January 28, 2011
It's been about three months since we returned from Nepal and our successful ascent of Lobuche. For many of us, it has been a whirlwind of activity as we try to make the movie of our climb become a reality. Others on our team are busy with their own projects. Although we are all immersed in our lives here at home, each of us has been deeply affected by our experiences on that adventure.
Recently, I asked Steve Baskis to share his thoughts about what this expedition means to him a few months later. As you can tell, it was a very powerful time in his life that will have far-reaching benefits. Thanks again to all of our sponsors who helped make this possible!
When you look back on the trip, what stands out the most to you and why?
The team worked very well together. So many people who really did their best guided me and this really means a lot to me. People forget that when you're blind, you can miss so much of the visual world around you, my teammates made sure to never let this happen.
Why did you agree to be part of this expedition?
Primarily because of what it stands for and the message people will receive when viewing the documentary. I also have this adventurous spirit and wish to learn and travel as much as possible. Plus the challenge to do something most able-body people don't do could be considered as a driving force as well.
Now that you are home and everything is back to normal, how do you feel?
The funny thing is I yearn for more adventure and travel. I tend to dream about all of the places I want to visit. And when I do visit them, a moment of satisfaction always overwhelms me. When I look back on the Himalayan expedition, this proud feeling of accomplishment floods my brain. Hiking and climbing with my teammates was truly an honor and I am proud to show more people what motivated and driven people are capable of, no matter the adversity.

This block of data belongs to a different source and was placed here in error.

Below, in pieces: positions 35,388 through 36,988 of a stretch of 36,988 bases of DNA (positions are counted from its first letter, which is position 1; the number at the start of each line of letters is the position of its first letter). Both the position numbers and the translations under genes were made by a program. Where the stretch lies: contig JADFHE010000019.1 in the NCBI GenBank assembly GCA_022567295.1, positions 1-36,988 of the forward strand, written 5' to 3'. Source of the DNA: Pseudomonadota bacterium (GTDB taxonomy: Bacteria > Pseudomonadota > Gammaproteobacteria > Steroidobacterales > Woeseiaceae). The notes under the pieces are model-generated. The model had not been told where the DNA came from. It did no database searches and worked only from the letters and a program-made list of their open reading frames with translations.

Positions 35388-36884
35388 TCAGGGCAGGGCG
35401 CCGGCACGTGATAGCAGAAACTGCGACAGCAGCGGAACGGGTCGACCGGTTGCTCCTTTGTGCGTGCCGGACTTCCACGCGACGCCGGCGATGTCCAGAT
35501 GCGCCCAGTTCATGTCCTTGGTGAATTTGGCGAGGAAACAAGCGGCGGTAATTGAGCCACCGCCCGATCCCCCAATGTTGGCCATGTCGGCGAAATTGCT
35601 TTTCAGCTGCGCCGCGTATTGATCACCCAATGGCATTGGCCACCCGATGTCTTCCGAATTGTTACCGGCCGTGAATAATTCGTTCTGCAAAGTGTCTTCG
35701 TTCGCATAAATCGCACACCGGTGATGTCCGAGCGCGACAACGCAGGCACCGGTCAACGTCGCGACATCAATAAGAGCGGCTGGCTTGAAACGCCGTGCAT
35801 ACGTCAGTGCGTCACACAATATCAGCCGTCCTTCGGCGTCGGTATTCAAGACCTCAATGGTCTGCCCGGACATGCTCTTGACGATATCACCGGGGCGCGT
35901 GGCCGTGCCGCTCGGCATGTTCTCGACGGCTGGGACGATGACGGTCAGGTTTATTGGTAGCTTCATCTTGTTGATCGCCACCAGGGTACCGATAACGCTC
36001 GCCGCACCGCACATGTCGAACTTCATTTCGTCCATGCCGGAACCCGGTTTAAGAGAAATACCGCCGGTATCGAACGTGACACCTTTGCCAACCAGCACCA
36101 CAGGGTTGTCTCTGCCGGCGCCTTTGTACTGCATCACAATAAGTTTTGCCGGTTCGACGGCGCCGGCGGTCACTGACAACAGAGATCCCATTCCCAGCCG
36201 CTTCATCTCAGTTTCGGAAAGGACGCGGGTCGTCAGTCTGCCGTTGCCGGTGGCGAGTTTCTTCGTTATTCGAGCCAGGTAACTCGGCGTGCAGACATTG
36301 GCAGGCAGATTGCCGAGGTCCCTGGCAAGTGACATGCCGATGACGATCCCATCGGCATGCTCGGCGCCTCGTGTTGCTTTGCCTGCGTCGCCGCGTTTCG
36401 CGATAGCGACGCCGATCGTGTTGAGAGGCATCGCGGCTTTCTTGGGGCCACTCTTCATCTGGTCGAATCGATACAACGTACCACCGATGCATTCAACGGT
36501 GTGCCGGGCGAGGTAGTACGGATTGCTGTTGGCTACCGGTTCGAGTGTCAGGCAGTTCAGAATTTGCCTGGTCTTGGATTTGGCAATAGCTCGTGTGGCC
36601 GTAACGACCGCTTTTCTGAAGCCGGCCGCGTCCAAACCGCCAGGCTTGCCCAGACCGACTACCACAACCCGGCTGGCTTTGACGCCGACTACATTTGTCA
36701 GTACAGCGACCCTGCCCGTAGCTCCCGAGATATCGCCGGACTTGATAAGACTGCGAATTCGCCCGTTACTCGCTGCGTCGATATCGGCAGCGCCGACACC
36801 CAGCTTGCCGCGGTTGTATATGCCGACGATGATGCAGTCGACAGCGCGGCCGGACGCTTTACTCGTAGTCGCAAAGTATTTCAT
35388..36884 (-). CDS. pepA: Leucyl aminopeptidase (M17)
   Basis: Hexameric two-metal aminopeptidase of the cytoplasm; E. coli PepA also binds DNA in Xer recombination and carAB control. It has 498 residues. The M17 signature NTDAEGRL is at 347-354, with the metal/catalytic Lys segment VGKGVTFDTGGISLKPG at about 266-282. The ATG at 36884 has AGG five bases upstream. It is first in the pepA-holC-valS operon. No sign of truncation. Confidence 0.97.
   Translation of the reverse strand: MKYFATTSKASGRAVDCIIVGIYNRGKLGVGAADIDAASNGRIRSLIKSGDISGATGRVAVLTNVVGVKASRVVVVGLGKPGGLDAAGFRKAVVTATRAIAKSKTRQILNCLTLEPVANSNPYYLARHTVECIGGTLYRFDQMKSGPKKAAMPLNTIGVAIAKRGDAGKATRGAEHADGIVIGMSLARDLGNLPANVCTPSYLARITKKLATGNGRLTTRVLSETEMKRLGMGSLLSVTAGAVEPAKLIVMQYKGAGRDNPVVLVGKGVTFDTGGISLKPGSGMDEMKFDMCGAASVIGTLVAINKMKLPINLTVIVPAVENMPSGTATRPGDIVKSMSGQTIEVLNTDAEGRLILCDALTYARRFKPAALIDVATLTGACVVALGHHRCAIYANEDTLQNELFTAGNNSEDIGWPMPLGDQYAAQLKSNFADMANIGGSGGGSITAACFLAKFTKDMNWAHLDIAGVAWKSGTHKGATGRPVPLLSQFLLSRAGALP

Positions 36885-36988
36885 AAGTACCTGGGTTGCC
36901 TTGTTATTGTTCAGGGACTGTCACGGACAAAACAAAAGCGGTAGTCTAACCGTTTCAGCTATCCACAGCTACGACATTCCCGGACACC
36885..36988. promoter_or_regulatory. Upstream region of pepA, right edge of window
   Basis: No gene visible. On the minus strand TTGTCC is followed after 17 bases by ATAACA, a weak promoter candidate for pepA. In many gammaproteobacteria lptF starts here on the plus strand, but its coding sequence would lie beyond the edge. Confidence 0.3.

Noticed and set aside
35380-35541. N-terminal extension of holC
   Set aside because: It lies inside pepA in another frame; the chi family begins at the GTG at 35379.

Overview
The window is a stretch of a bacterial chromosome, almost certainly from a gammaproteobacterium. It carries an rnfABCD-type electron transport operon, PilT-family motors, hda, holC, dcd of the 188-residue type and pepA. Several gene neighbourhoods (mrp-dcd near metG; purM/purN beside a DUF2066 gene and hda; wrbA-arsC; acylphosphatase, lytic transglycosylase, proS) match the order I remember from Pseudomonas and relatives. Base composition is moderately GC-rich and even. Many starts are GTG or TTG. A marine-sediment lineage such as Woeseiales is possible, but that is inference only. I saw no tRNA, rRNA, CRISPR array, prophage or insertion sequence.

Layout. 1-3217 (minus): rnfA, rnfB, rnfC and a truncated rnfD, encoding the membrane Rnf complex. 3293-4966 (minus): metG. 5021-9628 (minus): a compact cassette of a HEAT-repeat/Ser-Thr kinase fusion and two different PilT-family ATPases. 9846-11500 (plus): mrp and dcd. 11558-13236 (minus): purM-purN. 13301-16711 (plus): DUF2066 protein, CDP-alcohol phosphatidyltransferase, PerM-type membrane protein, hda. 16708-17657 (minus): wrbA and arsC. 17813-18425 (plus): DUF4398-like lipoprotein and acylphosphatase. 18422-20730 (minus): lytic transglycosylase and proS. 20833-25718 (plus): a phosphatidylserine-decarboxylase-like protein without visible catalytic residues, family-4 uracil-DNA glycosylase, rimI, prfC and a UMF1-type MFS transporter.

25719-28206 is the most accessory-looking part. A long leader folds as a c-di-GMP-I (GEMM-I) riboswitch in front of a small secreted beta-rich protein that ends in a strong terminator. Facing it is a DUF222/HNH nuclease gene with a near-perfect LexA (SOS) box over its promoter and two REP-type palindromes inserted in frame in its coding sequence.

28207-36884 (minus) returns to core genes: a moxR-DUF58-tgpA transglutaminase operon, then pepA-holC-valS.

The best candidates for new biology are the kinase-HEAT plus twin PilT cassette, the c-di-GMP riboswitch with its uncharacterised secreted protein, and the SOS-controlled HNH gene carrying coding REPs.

Random thoughts and comments:
I will never forget this climb, even if I do not ever return to Nepal. The mental pictures of slowly moving up the valley, takeoff and landings on extremely small runways, and the people who helped this dream come true could never be forgotten. The place is so majestic and from what I can remember when I had vision, one of the most beautiful places in the world.
2 years and 7 months is how long I have lived in darkness. Whether or not you consider that a long time, it is plenty of time to reflect and understand the traumatic life-changing event that has occurred in my life. The climb has taught me, like every other challenge I have taken, that people always struggle, fight, and live in hard times. But it is how you move forward and whom you have in life that really matters. Traveling to the ends of our world allows me to imagine and learn so much, it allows me the opportunity to forget my disability and see the world in a different perspective.
This expedition and all of the unique things I have done and will do, I hope will make my life fun and worthwhile. You often find people dreaming of all of the things they can do, but never take that risky step forward in that direction. I say keep life interesting, jump off the beaten path and live a little. This concept I believe will help heal mental and physical wounds.
Don’t get me wrong, the climb was very difficult and frustrating, but overall when it is all said and done, a great experience that many others will never live.